In addition to luxury and healthy fats, cashews also provide 2.3mg of healthy zinc per quarter-cup serving.  Roasting the nuts helps you squeeze every last bit of zinc out of each cashew – you can buy them pre-roasted and salted if you’re pressed for time, but if you can roast your own from raw cashews, you can control the fat and sodium content.

Try dry-roasting your cashews in a cast iron pan, moving them around frequently to prevent burning, until they are golden brown and fragrant. Eat immediately or store in the freezer to prevent the oils from going rancid.


2.0mg per ¾ cup


Pronounced keen-wah, this Bolivian food has quickly made its way to the top of basically every superfood list in North America – and with good reason. Actually, the seed of a type of grass as opposed to grain, quinoa is 100% gluten-free, and delivers a hefty dose of protein, fiber, and other vitamins and minerals in addition to zinc.

Also relevant to vegans is that quinoa is, in itself, a complete protein, so you don’t have to worry about combining it with other foods to maximize its nutrition.

To protect itself from being eaten by birds, quinoa grains are covered in a bitter-tasting coating. Many bagged quinoa blends are pre-washed, but it can’t hurt to give your quinoa a good rinse before cooking to prevent a ruined batch of the stuff.

Cook your rinsed quinoa in boiling water until the grains are fluffy and have sprung little white “tails.” You can use quinoa anywhere you would use rice.


1.8mg per 4oz


Photo Credit: fodmapmonash.blogspot.com

Is there any vegan “best of” list on which tofu doesn’t appear? Tofu is perhaps the most infamous food of the plant-based world, and with good reason – in addition to providing a hearty helping of protein and calcium, tofu is also a great vegan source of zinc, delivery 1.8mg of zinc in each 4-ounce serving.

You really have a lot of options when it comes to how to serve your tofu. For savory applications like stir-fries, salads, and as the center protein of your meal, choose firm or extra-firm varieties, and press the water out using a tofu press.  This will ensure a dense, chewy end product that easily soaks up the flavors from sauces and marinades.

For sweets and dessert applications, soft and silken tofu will be the type to fill your basket with at the grocery store. Easily blending down into a smooth puree, soft and silken tofus provide a creamy base for smoothies, as well as pie and cheesecake fillings.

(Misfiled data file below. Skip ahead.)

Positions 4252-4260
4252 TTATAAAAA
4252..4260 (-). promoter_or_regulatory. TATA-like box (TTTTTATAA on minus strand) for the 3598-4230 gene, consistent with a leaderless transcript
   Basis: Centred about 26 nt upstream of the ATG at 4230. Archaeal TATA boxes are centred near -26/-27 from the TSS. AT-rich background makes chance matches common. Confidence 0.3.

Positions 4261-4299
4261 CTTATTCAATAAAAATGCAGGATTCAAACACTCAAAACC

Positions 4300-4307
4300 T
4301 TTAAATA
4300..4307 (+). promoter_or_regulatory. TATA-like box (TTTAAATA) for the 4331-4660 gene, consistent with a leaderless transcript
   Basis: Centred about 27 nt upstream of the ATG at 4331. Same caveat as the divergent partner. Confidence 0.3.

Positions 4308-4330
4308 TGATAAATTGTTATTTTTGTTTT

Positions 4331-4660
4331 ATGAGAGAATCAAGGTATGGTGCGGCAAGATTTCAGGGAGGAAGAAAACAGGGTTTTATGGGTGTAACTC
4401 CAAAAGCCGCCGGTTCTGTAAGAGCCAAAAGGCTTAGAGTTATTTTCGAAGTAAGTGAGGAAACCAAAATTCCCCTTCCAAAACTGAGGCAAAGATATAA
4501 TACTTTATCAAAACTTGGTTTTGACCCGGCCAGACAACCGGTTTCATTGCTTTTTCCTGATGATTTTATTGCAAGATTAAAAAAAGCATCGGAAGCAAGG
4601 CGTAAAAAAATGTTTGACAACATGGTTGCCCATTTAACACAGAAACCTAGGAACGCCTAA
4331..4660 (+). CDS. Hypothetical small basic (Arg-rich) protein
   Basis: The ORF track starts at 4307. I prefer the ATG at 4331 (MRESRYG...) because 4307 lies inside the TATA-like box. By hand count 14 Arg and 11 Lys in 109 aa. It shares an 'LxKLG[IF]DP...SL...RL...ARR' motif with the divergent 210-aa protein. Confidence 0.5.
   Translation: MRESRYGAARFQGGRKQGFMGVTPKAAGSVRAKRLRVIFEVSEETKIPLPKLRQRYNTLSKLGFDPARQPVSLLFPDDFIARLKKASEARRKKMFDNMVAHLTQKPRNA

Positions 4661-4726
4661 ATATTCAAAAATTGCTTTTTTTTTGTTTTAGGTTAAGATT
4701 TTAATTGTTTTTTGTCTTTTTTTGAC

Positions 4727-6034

By using tofu as the base for your desserts, you can get plenty of nutrition out of your sweets.

Fortified Foods


While we’d all love to base our diets completely around nutritious, whole, plant-based foods, sometimes that just isn’t possible. Fortified foods, those that have added nutrients that would not occur naturally, are a convenient way to reach your nutritional goals when you’re pressed for time, or when you don’t have full access to your kitchen, like camping, traveling, or simply getting to your next event.

Fortified breakfast cereals are a great source of zinc, and provide about 3.8mg per ¾-cup serving. For the best nutritional bang for your buck, choose a cereal that provides a hefty helping of vitamin D and iron, in addition to zinc – this way, you get the equivalent of a one-stop nutrition shop, and don’t have to worry about getting your vitamins and minerals from a ton of different foods.

To make sure you’re absorbing every bit of the nutrition from your fortified cereals, add a few sliced ripe strawberries to your bowl, or chase it down with a glass of freshly squeezed orange juice. Vitamin C will help you better absorb the cereal’s iron, which, combined with the zinc, will help keep you sniffle-free throughout the winter months.

Getting Zinc from Plant-based Foods

An impressive multi-tasker within the human body, zinc is an essential nutrient, despite its lack of limelight from food marketers and experts. When you’re eating a plant-based diet, aim for anywhere from 8-18mg of zinc per day to make sure you’re absorbing enough of this mineral to keep your body functioning well and keeping yourself in tip-top condition.

With such a variety of plant-based foods, ranging from legumes to nuts and seeds to protein-rich foods like tofu, it’s easy to reach your recommended daily amount of zinc without having to rely on animal-based products.

For optimum nutrition, try mixing and matching these zinc-rich foods into your meals – for example, topping a salad with tofu and pepitas, or stirring a tablespoon or two of tahini into your morning oatmeal.

Getting creative with your food combinations will not only ensure you’re getting enough zinc but will also provide your body with all the essential nutrients that come from a varied, whole-food based vegan diet.